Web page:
Rep. Wiley Nickel of North Carolina criticized the Securities and Exchange Commission over its handling of a controversial bulletin that details how firms should account for holding cryptocurrencies.
The Democrat said the bulletin could make digital assets less safe, days after a congressional watchdog, the Government Accountability Office, said the SEC needed to go in front of Congress before the bulletin could be effective.
"I'm happy that Congress will now get a say on this rule," Wiley said on Thursday during a House Financial Services subcommittee hearing. Wiley is also a member of the House Financial Services Subcommittee on digital assets, financial technology and inclusion.
"The GAO decision is just the latest in a series of losses for the SEC demonstrating the agency's disregard for the statutorily required processes in the Administrative Procedures Act," Wiley said. The Administrative Procedures Act, or APA, governs how federal agencies develop and issue rules.
The SEC's Staff Accounting Bulletin No. 121, or SAB 121, was issued in March 2022 and requires firms that custody crypto to record customer holdings as liabilities on their balance sheets.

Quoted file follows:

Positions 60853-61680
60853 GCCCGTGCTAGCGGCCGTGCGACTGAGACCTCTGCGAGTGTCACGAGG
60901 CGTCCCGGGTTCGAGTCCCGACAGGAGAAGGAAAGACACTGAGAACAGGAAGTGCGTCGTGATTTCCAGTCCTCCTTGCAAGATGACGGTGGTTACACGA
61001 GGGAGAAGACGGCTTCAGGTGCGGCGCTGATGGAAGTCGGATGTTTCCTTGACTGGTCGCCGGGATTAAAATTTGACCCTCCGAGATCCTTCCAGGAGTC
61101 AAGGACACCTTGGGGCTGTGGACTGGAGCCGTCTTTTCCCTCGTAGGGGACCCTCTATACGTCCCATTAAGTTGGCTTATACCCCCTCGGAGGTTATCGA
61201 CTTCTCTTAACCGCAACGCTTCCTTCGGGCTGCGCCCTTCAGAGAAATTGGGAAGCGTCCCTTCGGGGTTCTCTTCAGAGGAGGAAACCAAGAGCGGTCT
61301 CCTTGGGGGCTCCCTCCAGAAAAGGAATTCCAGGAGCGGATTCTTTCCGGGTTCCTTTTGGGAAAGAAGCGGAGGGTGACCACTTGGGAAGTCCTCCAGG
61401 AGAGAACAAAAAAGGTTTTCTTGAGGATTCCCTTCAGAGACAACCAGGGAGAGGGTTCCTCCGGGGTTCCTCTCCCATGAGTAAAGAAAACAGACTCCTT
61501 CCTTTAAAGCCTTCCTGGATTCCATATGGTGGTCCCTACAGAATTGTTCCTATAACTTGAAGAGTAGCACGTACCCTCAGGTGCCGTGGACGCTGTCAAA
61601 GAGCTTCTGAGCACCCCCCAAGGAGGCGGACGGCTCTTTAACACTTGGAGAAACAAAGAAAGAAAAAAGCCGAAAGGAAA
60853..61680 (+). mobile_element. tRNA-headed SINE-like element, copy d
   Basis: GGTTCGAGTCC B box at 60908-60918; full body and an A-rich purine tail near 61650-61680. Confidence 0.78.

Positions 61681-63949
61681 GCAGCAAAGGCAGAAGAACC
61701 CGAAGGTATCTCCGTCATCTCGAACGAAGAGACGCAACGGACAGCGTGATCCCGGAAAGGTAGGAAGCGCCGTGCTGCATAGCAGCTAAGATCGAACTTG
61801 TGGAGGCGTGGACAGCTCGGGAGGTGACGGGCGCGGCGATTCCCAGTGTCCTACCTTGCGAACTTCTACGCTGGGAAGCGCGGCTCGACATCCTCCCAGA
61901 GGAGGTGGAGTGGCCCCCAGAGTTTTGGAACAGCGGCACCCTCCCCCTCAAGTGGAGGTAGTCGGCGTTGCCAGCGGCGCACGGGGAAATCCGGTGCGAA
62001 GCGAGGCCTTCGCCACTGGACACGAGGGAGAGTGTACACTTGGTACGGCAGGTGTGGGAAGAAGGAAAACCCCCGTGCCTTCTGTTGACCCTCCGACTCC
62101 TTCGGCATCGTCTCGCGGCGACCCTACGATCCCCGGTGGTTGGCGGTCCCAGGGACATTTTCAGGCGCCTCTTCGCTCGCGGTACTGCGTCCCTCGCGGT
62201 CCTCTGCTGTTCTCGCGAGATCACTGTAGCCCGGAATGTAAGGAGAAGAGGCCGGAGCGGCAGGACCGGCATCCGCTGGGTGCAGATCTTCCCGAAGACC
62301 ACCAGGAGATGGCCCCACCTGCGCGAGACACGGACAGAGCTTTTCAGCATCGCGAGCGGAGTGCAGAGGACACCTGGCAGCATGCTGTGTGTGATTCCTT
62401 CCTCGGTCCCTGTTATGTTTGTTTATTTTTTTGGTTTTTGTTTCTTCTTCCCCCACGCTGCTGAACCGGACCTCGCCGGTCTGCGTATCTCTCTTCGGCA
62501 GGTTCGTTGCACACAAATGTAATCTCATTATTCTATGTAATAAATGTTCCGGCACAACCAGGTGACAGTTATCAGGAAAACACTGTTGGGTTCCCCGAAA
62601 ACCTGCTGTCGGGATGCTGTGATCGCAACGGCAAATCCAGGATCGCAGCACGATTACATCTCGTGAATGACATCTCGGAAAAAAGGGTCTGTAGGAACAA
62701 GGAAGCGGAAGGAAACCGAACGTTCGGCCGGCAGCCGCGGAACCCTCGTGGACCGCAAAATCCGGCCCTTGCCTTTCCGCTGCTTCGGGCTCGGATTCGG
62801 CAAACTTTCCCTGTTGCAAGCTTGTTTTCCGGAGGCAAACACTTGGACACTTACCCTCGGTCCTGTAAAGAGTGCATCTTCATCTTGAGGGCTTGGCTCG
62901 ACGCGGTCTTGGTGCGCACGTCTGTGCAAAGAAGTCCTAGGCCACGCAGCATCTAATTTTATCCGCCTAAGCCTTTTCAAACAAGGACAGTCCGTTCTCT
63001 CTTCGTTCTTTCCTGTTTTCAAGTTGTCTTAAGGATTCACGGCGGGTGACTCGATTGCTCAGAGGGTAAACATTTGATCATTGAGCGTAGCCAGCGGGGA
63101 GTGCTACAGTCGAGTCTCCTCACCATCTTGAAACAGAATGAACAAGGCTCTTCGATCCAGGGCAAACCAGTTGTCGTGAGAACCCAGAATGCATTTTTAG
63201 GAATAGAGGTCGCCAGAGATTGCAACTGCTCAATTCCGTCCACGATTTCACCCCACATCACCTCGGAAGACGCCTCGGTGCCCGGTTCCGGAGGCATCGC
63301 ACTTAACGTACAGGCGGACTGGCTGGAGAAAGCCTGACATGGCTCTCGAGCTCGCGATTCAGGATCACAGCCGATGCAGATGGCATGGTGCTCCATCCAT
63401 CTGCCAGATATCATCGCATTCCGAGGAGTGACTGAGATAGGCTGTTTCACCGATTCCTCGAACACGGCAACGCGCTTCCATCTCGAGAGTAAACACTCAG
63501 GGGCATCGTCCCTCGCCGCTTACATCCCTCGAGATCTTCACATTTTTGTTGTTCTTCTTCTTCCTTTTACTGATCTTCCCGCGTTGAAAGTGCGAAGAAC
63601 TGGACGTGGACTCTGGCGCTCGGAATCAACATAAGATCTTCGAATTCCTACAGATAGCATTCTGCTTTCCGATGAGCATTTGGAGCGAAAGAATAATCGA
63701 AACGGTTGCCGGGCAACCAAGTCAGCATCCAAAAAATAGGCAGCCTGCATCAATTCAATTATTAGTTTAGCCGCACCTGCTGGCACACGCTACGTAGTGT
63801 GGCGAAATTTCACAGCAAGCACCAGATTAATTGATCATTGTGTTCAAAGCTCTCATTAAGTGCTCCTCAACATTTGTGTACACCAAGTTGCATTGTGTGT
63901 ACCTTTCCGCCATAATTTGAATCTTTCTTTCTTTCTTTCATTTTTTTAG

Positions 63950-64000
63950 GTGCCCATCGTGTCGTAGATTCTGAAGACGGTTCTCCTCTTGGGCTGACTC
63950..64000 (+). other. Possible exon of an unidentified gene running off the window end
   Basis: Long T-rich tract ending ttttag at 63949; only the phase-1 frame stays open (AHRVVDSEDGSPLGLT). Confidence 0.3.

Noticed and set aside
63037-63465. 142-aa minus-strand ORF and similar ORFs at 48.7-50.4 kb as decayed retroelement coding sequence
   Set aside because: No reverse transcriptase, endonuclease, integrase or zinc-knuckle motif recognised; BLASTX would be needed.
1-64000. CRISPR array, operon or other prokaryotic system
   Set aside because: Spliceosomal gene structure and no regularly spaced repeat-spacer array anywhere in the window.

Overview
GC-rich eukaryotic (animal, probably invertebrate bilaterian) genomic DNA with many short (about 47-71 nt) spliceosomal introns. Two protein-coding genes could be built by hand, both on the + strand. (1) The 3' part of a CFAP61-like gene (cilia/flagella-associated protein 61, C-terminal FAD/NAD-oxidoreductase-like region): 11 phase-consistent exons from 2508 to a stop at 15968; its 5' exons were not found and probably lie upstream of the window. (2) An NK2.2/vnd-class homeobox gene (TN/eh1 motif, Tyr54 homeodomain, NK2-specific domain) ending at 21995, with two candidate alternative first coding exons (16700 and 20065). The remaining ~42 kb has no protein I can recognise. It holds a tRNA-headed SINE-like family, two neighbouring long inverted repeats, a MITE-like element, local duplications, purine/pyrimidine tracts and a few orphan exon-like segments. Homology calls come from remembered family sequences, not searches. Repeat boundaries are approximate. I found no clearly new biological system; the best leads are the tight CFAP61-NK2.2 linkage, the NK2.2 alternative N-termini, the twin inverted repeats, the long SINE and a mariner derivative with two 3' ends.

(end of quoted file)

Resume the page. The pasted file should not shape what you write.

The bulletin is subject to the Congressional Review Act, which requires that before a rule can go into effect, agencies have to submit a report on the rule to Congress, the GAO said on Tuesday.
SEC Chair Gary Gensler defended the bulletin back in April during a House Financial Services Committee hearing.
"What they [SEC staff] said was that public companies, not just banks, that public companies needed to put on their balance sheet if they had their customer crypto because what we subsequently found in bankruptcy court, Celsius bankruptcy and others, that in bankruptcy, investors just stand in line," Gensler said.
Other lawmakers weigh in
Rep. Patrick T. McHenry, R-N.C., who chairs the House Financial Services Committee said the bulletin would "impose massive new requirements on financial institutions."
"Ultimately, this would deter institutions and firms from offering custodial services — denying Americans access to safe and secure custody of their assets," McHenry said in a statement. "SAB 121 was drafted with zero input from prudential regulators and the public, and now Congress must step in to block this harmful rule.”
Sen. Cynthia Lummis, R-Wyo., a member of the Senate Banking Committee, said the bulletin should have been in the form of an official rule.
"This sets an incredibly dangerous precedent," Lummis said on Tuesday in a statement. "I plan to use the Congressional Review Act to block this rule in the coming weeks."
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